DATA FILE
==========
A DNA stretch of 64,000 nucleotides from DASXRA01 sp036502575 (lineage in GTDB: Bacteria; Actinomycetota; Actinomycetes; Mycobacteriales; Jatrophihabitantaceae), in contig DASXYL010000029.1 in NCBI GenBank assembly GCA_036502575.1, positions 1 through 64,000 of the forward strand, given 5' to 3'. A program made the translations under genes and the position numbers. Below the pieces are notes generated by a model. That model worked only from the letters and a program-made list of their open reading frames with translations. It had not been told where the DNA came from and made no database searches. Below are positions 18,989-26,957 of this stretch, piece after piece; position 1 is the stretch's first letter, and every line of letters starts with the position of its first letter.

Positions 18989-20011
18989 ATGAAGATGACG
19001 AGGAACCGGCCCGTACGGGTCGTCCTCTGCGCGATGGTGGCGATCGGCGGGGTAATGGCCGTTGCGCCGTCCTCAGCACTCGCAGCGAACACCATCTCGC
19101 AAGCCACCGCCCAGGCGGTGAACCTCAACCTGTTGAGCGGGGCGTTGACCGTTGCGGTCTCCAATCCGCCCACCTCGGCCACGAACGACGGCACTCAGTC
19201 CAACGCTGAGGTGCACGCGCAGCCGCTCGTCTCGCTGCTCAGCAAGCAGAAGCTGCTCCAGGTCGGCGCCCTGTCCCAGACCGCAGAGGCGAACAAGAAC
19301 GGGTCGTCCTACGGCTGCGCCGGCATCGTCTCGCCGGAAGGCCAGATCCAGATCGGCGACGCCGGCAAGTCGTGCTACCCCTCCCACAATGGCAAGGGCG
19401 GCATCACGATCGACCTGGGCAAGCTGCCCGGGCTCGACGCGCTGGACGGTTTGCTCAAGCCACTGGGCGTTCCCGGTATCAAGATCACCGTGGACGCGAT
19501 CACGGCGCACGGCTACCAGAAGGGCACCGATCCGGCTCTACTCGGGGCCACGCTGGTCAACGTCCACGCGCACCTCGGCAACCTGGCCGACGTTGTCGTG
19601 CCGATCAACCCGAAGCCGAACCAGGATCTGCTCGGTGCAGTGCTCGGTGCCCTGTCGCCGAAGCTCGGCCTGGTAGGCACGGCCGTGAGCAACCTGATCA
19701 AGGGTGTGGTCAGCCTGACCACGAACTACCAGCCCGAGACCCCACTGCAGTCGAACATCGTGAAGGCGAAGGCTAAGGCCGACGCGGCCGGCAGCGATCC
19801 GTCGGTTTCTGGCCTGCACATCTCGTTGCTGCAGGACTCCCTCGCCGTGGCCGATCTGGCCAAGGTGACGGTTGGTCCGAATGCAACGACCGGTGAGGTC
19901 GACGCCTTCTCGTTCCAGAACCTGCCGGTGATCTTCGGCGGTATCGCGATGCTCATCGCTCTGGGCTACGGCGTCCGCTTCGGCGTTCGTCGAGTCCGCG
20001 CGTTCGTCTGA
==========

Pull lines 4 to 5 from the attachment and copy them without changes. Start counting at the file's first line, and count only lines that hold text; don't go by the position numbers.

19001 AGGAACCGGCCCGTACGGGTCGTCCTCTGCGCGATGGTGGCGATCGGCGGGGTAATGGCCGTTGCGCCGTCCTCAGCACTCGCAGCGAACACCATCTCGC
19101 AAGCCACCGCCCAGGCGGTGAACCTCAACCTGTTGAGCGGGGCGTTGACCGTTGCGGTCTCCAATCCGCCCACCTCGGCCACGAACGACGGCACTCAGTC